Since this man was having nightmares to begin with, I question whether this was the RIGHT medication for him to be given in the first place.

    Here's some research that shows ER visits due to this drug increased 220% from 2005 to 2010. 74% of those were people more than 45 years of age.

    January 2013, the FDA told pharmaceutical companies to reduce the dosage for woman to half strength. I wonder if the doctors know that too.

    Scary stuff!!!

  • raleighlynn Sep 16, 2013

    What a tragedy. I have been taking a fairly high dose of Ambien for ten years now (20 mg. at night). I have never had any odd side effects. Ambien is just like any other drug with side effects (opiates, benzos). Some people shouldn't take Ambien. But for people like me, with chronic insomnia, it's a godsend.

  • tierneemalinadeveaux Sep 16, 2013

    Jmerson27, I am so sorry for your family's loss. I just turned down the opportunity to have Ambien prescribed for me today. I just don't like the idea of taking something to make me sleep on a regular basis, even though I do have a lot of trouble sleeping.
    I have found that if I take a 15-20 minute nap sometime during the midday hours, it helps a lot, and that keeps me from being so drowsy while behind the wheel in the evening.
    Thanks again for sharing your story, and my deepest condolences to you and your family.

  • Whosays Sep 11, 2013

    jmerson27, I did not mean to sound unsympathetic, but WRAL made it sound like he took the hydrocodone and the Ambien together. Prayers for you family.

  • jmerson27 Sep 11, 2013

    Thank you all so much for your positive comments. They all truly mean so much. As to the people who take Zolpidem and have no problem I'm sincerely happy for you that you haven't experienced any side effects. That's what makes this world go round... everyone is different and experience different effects. Everyone is titled to their own opinions here, its called freedom of speech. I'm not going to battle with others or make rude comments, I'm here to make my parents proud and my parents alone as well as hopefully help others that may have experienced similar effects and for them to know their aren't alone. You do not know what your capable of whole heartily while under this medication. That's the point I'm trying to make here. I didn't get the chance to see him. He talked completely normal and it was not in the middle of the night. Trust me if I would have known I would have stopped him. So quick to judge without all the facts here.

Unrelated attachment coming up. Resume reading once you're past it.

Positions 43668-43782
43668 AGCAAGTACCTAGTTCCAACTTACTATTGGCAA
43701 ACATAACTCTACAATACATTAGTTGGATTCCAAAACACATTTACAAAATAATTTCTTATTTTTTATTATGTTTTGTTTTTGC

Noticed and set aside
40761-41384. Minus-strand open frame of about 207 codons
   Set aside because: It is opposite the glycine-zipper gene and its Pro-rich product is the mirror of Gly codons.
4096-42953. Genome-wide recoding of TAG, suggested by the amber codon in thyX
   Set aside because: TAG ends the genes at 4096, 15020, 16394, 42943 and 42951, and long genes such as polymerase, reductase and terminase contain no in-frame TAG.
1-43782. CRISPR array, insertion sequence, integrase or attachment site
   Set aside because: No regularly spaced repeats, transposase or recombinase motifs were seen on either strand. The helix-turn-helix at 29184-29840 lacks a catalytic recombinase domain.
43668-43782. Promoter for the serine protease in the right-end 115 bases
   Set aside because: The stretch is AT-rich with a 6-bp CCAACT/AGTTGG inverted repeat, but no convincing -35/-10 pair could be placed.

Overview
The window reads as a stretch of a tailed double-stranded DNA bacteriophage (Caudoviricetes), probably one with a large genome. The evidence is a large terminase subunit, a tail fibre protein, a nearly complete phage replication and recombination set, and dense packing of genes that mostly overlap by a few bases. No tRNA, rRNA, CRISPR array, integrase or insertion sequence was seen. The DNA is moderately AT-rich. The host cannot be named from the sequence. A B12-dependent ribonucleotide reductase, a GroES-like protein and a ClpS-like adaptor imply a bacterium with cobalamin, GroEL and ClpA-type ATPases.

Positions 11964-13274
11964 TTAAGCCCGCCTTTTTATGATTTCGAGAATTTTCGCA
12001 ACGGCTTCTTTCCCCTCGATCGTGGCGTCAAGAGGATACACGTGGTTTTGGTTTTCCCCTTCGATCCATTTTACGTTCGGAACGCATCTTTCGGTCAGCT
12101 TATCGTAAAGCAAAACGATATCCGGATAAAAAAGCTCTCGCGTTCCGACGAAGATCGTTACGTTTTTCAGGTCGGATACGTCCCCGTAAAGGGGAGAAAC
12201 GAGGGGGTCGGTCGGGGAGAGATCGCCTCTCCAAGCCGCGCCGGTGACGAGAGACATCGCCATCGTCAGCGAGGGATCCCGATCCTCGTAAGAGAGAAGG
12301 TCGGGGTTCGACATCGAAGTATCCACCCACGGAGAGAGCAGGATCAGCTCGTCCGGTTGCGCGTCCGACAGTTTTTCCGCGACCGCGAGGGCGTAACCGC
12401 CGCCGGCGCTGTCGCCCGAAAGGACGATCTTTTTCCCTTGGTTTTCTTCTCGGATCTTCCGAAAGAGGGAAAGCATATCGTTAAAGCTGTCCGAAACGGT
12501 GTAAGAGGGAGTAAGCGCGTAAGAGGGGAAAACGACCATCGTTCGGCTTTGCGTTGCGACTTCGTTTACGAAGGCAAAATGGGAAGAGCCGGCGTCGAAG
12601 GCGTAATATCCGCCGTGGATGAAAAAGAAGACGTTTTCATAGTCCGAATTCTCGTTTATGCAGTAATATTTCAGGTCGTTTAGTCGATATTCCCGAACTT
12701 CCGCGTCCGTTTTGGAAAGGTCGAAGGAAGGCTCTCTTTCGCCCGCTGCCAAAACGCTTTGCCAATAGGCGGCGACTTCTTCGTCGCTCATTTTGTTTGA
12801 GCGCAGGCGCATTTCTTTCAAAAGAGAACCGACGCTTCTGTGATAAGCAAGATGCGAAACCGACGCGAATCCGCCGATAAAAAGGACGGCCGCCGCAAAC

• golorealist Sep 11, 2013

    jmerson27 - jmerson, thanks for telling your story here. i have suffered from insomnia off and on for decades. i was prescribed ambien about 10 years ago and had some of the side effects from it. i never did the sleep driving thing, but i did sleep walk for the first time in my life while taking it. i'm sorry to hear about your father, and i pray that you can find peace.

  • golorealist Sep 11, 2013

    "My husband take's the same prescriptions and has for years. He has NEVER had one problem. " - IPayYouPay

    just because one person take a drug without a problem doesn't mean other people don't suffer from side effects. good for you and your husband.

    "And, btw, if he decides to go out in the middle of the night like that, I'M NOT GOING TO LET HIM. HINT! HINT!" - IPayYouPay

    where in the article does it say "the middle of the night". like she explained below, she didn't even know he had already taken his prescription that night.

  • IPayYouPay Sep 11, 2013

    Ma'am, you should have asked, "Where in God's name are you going this time of night" and then STOPPED HIM. That's your fault, not the drug's fault.

    My husband take's the same prescriptions and has for years. He has NEVER had one problem. And, btw, if he decides to go out in the middle of the night like that, I'M NOT GOING TO LET HIM. HINT! HINT!